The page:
In its 2017 manifesto, the Conservative Party made an eye-catching promise. If it won the election, it would scrap the so-called 50 per cent cap. The cap made it impossible for the Catholic Church in England and Wales to open new free schools – independent, but state-funded institutions – because no more than half of places could be offered to Catholic pupils. The bishops argued that this breached canon law. The Tory manifesto promised to “replace the unfair and ineffective inclusivity rules that prevent the establishment of new Roman Catholic schools”.
The Conservatives were duly elected and the bishops waited for them to keep their promise. It soon became clear that the Government was having second thoughts. Humanist campaigners seemed to have the ear of the then education secretary Justine Greening. So the bishops mobilised Catholics, asking parents to let Whitehall know that they expected the cap to be lifted.
When Greening was replaced by the Catholic-educated Damian Hinds, many predicted that the cap would go. In a parliamentary debate in 2014, Hinds had said that the “well-intentioned” policy prevented Catholics from creating high-quality new schools. In one of his first interviews as Education Secretary, Hinds confirmed that the cap would be abolished. That prompted a backlash.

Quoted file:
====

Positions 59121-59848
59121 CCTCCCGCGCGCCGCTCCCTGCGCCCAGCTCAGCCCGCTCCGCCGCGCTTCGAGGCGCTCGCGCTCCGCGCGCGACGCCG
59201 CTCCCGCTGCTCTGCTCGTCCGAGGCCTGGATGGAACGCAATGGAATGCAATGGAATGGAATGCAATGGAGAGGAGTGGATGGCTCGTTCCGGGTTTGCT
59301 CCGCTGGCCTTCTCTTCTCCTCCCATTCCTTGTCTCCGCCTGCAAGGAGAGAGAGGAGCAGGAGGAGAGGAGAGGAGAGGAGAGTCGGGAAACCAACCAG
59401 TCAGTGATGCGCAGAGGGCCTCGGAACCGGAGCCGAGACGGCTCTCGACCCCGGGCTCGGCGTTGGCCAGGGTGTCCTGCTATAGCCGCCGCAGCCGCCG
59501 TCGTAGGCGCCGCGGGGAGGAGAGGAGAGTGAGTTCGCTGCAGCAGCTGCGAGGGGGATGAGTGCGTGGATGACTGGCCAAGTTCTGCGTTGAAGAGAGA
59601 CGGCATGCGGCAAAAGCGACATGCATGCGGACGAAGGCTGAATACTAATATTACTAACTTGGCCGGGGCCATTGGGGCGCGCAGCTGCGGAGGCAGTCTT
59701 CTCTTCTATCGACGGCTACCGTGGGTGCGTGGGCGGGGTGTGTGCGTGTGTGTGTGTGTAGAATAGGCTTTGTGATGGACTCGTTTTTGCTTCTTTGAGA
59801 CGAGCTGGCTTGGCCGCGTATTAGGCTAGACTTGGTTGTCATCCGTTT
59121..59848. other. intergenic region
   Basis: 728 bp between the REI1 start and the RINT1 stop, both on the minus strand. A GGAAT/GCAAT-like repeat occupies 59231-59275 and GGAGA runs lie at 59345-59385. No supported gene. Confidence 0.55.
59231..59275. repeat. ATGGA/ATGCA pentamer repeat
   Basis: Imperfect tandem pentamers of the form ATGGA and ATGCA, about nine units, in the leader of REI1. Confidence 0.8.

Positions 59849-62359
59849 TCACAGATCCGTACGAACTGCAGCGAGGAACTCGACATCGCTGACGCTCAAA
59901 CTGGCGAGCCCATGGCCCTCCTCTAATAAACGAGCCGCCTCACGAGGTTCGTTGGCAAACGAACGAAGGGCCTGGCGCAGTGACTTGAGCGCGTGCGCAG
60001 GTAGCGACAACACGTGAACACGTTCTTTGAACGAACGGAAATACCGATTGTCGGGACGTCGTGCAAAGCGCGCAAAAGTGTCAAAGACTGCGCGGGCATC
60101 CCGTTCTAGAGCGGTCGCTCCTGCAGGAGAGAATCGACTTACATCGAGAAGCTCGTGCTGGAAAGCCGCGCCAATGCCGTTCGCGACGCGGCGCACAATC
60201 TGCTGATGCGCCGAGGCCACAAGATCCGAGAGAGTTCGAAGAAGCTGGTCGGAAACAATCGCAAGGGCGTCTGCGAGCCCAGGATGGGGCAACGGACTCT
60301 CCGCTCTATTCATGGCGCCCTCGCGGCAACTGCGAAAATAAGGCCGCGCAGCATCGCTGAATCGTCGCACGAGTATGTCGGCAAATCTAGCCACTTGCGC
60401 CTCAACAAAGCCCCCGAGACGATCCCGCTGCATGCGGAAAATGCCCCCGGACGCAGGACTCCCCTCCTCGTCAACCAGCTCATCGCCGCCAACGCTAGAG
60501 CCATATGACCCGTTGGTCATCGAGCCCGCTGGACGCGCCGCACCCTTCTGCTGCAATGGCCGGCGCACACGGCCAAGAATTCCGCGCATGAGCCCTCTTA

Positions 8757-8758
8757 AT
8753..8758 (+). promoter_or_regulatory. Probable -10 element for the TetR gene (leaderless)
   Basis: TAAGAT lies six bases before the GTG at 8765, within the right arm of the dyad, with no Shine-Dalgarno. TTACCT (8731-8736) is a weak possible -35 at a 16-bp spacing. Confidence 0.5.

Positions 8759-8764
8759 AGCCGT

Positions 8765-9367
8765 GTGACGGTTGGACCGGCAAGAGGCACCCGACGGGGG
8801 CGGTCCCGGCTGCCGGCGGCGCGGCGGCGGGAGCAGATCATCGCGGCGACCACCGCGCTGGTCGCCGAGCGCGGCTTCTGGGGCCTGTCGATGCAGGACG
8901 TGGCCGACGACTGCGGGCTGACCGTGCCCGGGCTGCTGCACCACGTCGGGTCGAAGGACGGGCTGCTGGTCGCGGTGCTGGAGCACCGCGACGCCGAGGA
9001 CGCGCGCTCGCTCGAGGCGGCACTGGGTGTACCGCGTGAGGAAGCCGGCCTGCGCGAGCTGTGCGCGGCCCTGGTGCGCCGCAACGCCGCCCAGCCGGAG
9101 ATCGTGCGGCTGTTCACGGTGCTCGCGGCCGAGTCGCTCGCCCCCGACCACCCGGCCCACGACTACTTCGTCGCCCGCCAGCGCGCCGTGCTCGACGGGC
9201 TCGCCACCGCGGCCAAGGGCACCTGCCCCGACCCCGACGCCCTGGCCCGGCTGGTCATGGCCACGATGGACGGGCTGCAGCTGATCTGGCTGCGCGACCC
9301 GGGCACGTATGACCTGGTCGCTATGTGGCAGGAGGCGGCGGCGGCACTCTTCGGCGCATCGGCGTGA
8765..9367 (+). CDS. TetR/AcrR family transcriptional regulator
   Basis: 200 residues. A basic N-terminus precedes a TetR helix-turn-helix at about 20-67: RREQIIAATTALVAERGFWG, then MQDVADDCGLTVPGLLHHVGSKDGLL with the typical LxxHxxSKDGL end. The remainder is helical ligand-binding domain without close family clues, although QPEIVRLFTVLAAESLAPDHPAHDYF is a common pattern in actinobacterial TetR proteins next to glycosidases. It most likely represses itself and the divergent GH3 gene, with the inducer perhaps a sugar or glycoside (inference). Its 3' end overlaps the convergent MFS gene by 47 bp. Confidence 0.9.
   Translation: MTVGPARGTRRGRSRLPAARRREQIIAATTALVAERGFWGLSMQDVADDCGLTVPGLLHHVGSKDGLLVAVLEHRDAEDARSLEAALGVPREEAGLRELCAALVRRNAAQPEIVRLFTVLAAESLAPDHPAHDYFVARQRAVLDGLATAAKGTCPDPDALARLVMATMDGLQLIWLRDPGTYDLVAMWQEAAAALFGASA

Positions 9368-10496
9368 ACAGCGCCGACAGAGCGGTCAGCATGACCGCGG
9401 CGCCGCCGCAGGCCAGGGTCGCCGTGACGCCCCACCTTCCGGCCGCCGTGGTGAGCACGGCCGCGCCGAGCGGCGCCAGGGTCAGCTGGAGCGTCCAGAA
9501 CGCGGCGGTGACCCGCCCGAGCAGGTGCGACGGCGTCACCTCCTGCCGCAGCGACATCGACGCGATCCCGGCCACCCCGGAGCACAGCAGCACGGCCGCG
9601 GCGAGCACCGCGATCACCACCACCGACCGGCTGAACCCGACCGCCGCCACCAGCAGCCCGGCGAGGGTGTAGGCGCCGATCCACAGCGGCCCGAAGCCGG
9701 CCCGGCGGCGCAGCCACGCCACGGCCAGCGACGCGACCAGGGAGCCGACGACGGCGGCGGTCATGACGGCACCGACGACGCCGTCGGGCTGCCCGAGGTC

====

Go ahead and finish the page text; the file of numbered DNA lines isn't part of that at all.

Luminaries including Richard Dawkins and the former Archbishop of Canterbury, Lord Williams, wrote a letter to the Daily Telegraph arguing that the move would damage “social cohesion and respect”.
Last week the government finally announced its decision. The cap would remain, but Hinds promised funds for local authorities to create more voluntary aided Catholic schools (in which parents pay 10 per cent of capital costs). Archbishop Malcolm McMahon, chairman of the bishops’ department for education and formation, accused the Tories of breaking a “pledge they made to our country’s six million Catholics and ignored the tens of thousands of Catholics who campaigned on this issue”. It was a “regressive step” in the historic educational partnership between Church and state. Nevertheless, the bishops would “pursue the possibility of new Catholic voluntary aided schools”.
Hinds was vague about the reason for the U-turn. He suggested it was something to do with community cohesion. This is curious, given the diversity of the 2,142 Catholic schools in England. Of the 823,000 students at established Church schools, 68 per cent are Catholic and 36 per cent are from ethnic minority backgrounds, according to the Catholic Education Service (CES). Some speculate that Hinds kept the cap in order to prevent radical Islamic, Hindu or Sikh groups from creating free schools. If that’s true, he should say so and explain why he thinks it just to treat Catholic schools as though they present a similar threat to social harmony.
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